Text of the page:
Reading N°56 in the History of the Catholic Church
Fr. Fernand Mourret, S.S.
In the third century, initiation into the Christian life was by Baptism, preceded by the catechumenate, and immediately followed by Confirmation and participation in the Holy Eucharist. When a pagan, disillusioned from the mysteries of his religion or touched by the courage of the martyrs or by the example of Christian virtues, comes to the bishop to ask for a share in the Christian mysteries, the bishop first makes him undergo a probation, vaguely mentioned by Hermas and St. Justin, clearly organized in the time of Tertullian, and called the catechumenate. For several days, the postulant remains at the entrance to the Christian meeting during the celebration of the mysteries, for, right after the first prayers, the deacons exclude the catechumens. But the Church gives him instruction apart. She then requires that he "renounce the devil and his pomp and his angels," that he prepare for the solemn initiation by prayer, fasting, vigils, and confession of his sins. Such, at least, was the rule at Carthage, as described by Tertullian. He says that the Church is thus exacting with the candidate for Baptism in order to be assured that he will not fall back into sin once he is baptized. The Church should be composed only of saints.
|3rd century representation of Baptism|
Catacomb of Ss. Marcellinus and Peter
The days especially reserved for the initiation of the catechumens are the Saturday before Easter and the Saturday before Pentecost, but Tertullian declares that, strictly speaking, Baptism may be conferred on any Sunday or even on any ordinary day.
When the baptismal ceremony is over, the new Christian is clothed in a white garment and introduced into the assembly of the faithful. The bishop, seated, presides at the meeting. The priests, at the bishop's side, and the deacons, whose duty it is to maintain order, are the only ones occupying places of honor. The rich are shoulder to shoulder with the poor, the freemen with the slaves. The newly initiated comes up to the bishop. The head of the Church, by the imposition of hands and anointing with holy chrism, confers on him the Sacrament of Confirmation, which makes him a perfect Christian and is looked upon as the complement of Baptism.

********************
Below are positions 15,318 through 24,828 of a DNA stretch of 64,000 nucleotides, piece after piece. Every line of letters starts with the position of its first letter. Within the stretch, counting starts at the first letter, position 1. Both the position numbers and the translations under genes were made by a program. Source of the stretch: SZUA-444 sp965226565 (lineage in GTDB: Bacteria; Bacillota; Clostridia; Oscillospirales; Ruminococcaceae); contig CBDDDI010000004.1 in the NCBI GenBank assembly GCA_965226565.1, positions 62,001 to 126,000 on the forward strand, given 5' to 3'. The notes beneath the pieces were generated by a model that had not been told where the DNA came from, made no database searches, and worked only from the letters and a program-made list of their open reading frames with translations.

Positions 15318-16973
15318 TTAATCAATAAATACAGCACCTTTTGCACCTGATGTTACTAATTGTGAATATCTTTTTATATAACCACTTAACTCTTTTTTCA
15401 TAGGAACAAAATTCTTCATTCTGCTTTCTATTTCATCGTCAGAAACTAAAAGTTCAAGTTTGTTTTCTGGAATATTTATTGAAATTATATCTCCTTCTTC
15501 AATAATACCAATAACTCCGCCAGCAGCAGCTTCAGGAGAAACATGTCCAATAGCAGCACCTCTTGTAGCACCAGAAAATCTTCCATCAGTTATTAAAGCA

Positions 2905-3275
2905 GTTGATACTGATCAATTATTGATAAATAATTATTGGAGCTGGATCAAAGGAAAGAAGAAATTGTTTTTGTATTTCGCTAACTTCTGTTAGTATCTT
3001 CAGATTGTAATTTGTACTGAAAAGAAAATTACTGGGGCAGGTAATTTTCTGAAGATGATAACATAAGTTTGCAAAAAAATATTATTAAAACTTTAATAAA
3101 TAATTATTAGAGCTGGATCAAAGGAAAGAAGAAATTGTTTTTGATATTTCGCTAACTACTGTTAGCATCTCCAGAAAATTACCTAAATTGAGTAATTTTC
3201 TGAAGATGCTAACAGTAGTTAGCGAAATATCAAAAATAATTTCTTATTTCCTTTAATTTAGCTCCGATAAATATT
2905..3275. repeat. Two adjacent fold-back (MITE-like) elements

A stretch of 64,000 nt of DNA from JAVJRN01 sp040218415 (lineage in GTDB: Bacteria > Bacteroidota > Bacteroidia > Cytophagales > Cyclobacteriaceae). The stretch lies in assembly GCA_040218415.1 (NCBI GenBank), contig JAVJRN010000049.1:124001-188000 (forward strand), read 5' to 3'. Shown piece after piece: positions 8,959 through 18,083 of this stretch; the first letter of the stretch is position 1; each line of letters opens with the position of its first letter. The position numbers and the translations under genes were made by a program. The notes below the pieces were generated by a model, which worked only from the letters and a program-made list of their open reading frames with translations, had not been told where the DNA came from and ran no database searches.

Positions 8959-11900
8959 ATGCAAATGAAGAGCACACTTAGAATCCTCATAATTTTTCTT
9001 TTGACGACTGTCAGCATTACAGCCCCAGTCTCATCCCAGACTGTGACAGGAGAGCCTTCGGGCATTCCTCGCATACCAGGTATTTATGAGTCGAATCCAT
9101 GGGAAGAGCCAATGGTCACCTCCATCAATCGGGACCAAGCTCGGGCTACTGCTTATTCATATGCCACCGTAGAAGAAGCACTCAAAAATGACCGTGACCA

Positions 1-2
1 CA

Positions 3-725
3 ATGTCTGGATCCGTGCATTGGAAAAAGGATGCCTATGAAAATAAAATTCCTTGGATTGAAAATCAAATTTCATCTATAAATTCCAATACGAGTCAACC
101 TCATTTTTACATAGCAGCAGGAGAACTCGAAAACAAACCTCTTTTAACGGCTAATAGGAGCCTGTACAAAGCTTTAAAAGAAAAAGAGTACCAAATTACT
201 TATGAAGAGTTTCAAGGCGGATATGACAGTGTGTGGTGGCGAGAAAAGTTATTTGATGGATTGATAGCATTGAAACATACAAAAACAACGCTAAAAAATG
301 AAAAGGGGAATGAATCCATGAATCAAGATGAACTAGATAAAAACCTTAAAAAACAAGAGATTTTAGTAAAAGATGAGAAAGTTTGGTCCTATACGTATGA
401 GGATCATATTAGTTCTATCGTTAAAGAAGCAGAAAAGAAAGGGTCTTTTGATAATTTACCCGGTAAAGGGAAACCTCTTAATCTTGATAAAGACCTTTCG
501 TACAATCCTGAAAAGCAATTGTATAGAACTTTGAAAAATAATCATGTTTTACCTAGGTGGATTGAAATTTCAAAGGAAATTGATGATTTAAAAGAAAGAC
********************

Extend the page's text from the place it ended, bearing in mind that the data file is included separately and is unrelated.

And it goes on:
At length the newly baptized is admitted to participation in the Eucharistic sacrifice. We have already given St. Justin's description of the principal ceremonies of this rite. Passages from Tertullian, St. Cyprian, and the canons of Hippolytus enable us to complete the picture. From the middle of the second century, the "breaking of bread" is finally separated from the fraternal meal which accompanied it. The sacred function henceforth appears in all the purity of its rite, free from the abuses that so greatly afflicted St. Paul. We can easily imagille the neophyte's feeling when, for the first time, he was present at the mystery so long awaited.
|3rd century representation of the Eucharist|
Catacomb of Commodilla
A movement among the deacons and inferior ministers is a sign that the sacrifice is about to begin. Some go among the assembled faithful to see that each one stays in his proper place and to direct the liturgical acts; the others place on the altar the bread and the chalices prepared for the sacred repast.